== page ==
Two events held in October discussed the future of coal miners in a just energy transition in Brazil and Germany, and addressed the role of consumers in healthy eating
The challenges to be confronted in the coming years by the coal industry in Brazil and in Germany were the theme of the 21st edition of the international seminar “Sustainable Future Dialogues: Climate and Coal Miners,” which took place in person in Porto Alegre and was broadcast live on YouTube. At the center of the debate, the energy transition and the implications of the necessary structural changes in its matrixes for the migration from a system historically based on fossil fuels to renewable sources.
The guest debaters were Nelson Karam, coordinator of projects about work and the environment at DIEESE (Inter-Union Department of Statistics and Socioeconomic Studies); Christine Herntier, mayor of the German city of Spremberg and a member of Germany’s “Phase-out Coal Commission”; Genoir José dos Santos, president of the Interstate Federation of Workers in the Coal Mining Industries (RS, SC and PR), and Ermelindo Ferreira, president of the Miners’ Union of Candiota (RS).
Moderated by Roberto Kishinami, senior coordinator of the energy portfolio at iCS, the panel was opened by Marina Marçal, coordinator of the climate policy portfolio at iCS, and Friederike Sabiel, adviser on environmental affairs at the German Embassy. Marina Marçal commented on the importance of the cooperation between Brazil and Germany in projects such as the “Sustainable Future Dialogues” and highlighted the need to promote discussions about the climate and the coal industry, which is one of the main sources of fossil fuels in the world and whose activities have an enormous impact on health, the environment and work.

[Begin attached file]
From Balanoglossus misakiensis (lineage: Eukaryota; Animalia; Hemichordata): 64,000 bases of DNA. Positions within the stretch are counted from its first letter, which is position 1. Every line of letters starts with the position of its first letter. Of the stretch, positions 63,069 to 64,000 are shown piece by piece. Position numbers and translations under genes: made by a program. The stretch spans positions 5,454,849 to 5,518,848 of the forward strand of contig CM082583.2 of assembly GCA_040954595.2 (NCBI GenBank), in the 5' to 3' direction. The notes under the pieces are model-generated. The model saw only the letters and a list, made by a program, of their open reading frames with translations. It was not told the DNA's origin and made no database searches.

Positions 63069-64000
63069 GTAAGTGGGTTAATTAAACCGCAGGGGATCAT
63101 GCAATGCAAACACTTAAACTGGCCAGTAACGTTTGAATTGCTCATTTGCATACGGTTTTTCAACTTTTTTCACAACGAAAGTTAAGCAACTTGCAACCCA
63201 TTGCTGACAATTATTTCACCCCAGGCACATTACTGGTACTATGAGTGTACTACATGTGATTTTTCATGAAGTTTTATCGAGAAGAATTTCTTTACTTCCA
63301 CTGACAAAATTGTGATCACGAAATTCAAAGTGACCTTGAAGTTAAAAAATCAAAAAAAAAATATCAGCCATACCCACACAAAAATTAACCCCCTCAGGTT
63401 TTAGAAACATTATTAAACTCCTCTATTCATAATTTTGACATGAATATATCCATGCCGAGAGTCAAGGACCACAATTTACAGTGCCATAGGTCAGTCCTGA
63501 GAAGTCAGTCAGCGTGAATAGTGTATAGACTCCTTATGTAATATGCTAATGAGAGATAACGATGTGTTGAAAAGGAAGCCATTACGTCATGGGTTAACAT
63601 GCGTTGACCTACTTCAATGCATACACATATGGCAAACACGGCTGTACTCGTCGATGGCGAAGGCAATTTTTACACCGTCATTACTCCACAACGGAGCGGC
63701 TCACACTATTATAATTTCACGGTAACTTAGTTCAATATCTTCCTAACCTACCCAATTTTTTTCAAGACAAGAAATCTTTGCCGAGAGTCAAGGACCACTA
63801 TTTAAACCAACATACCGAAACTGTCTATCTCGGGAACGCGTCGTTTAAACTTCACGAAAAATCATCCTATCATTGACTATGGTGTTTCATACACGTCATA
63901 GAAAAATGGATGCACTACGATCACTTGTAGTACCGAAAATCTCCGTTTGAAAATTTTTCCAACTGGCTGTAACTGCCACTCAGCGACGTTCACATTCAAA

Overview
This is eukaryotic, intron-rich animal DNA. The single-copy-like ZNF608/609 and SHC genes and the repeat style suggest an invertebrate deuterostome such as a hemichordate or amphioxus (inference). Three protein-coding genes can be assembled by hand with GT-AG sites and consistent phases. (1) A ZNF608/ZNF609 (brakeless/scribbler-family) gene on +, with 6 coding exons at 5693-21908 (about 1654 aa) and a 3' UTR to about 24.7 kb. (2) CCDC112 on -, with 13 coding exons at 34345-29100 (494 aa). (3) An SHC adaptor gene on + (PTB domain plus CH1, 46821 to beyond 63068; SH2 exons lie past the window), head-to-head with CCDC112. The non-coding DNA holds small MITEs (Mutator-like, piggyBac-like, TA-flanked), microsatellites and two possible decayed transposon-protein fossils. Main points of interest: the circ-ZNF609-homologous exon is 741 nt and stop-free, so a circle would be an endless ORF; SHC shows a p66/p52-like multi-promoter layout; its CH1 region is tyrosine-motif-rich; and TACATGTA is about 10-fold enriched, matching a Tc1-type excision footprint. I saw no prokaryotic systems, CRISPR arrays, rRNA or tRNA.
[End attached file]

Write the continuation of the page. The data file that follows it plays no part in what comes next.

On October 19, Rio de Janeiro held the edition about “Climate and Consumers.” Participants discussed the role of the consumer as an agent of change towards healthier and more sustainable food systems, the importance of public policies and the regulation of advertising and food labeling and, above all, the contradictions in Brazil, which stands out as a major producer and exporter of agricultural commodities when, today, more than 33 million of its people are hungry.
It was opened by Dirk Augustin, consul general of the Federal Republic of Germany in Rio de Janeiro; Marina Marçal, coordinator of the climate policy portfolio at iCS; and Teresa Liporace, program director at iCS. The seminar involved as speakers the German Jochen Geilenkirchen, advisor for Sustainable Consumption of the German Federation for Consumer Protection, who participated online; Janine Giuberti Coutinho, coordinator of the Healthy and Sustainable Food Program at the Brazilian Institute for Consumer Protection – Idec; Gustavo Ferroni, coordinator of Rural Justice and Development at Oxfam Brasil; André Micalli de Campos, research coordinator about productive chains at Repórter Brasil; Juliana Medrado Tângari, director of the Food of Tomorrow Institute; and Elisabetta Recine, professor at the University of Brasília. The moderation was by Kamyla Borges, from iCS.